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Guru Tegh Bahadur Martyrdom Day

India’s history is coloured with freedom struggles, independence movements, and campaigns for fundamental rights. These movements are an intrinsic part of India’s history and present, not least because they paved the way for the freedom the country enjoys today. Within religions, too, several crusades took place to secure justice, freedom, liberty and more. One such event led to the formation of an essential observance for the religion of Sikhism– Guru Teg Bahadur Martyrdom Day.

About the Guru Teg Bahadur Martyrdom Day

Guru Teg Bahadur Martyrdom Day commemorates Shri Guru Tegh Bahadur Ji, who was the ninth Nanak (religious leader) in Sikhism. His martyrdom is honoured on the 24th of November every year. That was the date when, in 1675, Guru Teg Bahadur was publicly beheaded by the order of the Mughal Emperor Aurangzeb for not agreeing to convert to Islam. Guru Teg 2023, too, will fall on the 24th of November.

How it is Celebrated

Guru Teg Bahadur Martyrdom Day is observed across many parts of the country and goes by the name Shaheedi Divas (the Day of the Martyr). Gurudwara Sis Ganj Sahib in Delhi stands where the Mughal regime executed the Guru. Thousands of devotees flock to this Gurudwara to pay their respects to the ninth Guru and his ultimate sacrifice. They also commemorate the loss of other Sikh devotees in the run-up to this event.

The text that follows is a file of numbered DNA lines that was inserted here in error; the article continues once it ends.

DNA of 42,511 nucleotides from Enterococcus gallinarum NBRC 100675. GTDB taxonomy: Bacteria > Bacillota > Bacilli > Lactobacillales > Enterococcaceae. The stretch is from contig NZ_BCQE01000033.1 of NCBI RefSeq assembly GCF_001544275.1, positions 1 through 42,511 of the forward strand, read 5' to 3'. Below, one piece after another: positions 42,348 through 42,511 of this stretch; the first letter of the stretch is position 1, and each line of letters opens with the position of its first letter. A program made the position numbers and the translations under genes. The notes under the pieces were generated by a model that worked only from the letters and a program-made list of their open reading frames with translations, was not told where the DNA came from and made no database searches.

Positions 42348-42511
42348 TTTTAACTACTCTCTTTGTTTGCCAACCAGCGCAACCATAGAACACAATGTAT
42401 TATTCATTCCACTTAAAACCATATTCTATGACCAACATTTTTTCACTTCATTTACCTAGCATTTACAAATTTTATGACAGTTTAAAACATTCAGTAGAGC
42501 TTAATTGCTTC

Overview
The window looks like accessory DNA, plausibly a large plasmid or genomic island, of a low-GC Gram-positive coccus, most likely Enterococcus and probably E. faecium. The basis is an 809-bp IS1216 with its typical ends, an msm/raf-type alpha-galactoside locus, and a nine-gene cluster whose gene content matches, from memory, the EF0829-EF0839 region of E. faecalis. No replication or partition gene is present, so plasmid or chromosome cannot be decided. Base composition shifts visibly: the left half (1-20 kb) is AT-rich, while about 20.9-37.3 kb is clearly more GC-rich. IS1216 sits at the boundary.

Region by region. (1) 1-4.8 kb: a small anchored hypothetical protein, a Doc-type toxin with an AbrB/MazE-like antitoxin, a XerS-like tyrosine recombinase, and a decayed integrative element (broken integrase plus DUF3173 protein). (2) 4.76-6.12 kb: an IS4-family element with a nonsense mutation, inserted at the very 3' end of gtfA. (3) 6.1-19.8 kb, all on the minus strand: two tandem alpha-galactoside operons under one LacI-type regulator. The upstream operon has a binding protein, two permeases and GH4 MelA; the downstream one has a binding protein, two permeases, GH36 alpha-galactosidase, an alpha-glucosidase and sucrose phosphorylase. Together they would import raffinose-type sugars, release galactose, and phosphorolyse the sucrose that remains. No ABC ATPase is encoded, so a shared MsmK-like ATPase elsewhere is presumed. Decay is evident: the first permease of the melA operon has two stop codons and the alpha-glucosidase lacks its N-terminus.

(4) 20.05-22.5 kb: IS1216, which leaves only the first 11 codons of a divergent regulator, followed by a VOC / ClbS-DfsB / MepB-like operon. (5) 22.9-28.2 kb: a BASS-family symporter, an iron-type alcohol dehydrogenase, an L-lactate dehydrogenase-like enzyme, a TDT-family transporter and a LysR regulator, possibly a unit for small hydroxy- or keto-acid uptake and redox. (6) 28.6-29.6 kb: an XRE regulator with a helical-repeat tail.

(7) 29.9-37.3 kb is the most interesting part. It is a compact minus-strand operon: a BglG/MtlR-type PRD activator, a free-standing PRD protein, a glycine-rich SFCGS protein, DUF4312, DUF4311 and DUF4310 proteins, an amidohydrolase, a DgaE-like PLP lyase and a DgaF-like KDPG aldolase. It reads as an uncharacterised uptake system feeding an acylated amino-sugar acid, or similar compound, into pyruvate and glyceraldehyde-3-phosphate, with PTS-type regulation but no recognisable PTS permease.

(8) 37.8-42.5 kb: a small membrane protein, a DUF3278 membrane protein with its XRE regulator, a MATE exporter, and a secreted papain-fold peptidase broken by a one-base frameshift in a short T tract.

In the city of Anandpur Sahib in Punjab lies another significant Gurudwara named Sis Ganj. This Gurudwara marks the spot where the head of Guru Teg Bahadur was respectfully consigned to the flames after it was stolen by Bhai Jaita, the Guru’s disciple. This Gurudwara has also become a revered pilgrimage site for disciples of the Guru who travel there to pay their respects to Shaheedi Divas.

The third Gurudwara to feature in this slice of history that is no less significant than those previously mentioned is the Gurudwara Rakab Ganj. According to the lores pertaining to Guru Martrydom day, the body of Guru Teg Bahadur was secreted onto a cart of cotton and transported to a disciple’s house. The disciple set ablaze the house to prevent Aurangzeb’s henchmen from locating the body and desecrating it. The site of this house, near New Delhi’s Parliament House, is now the home of Gurudwara Rakab Ganj.

The History of the Festival

As all successive Gurus to Guru Nanak did, Guru Teg Bahadur also practised and protected the ideal of universal brotherhood regardless of societal differences. For example, Guru Teg Bahadur was present and preaching during the rule of Mughal Emperor Aurangzeb, who was then headlining the forced conversion of Hindus and followers of other religions to Islam. During that time, many Hindu religious scholars were executed for failing to convert to Islam, and a dark cloud of terror hung over the subcontinent.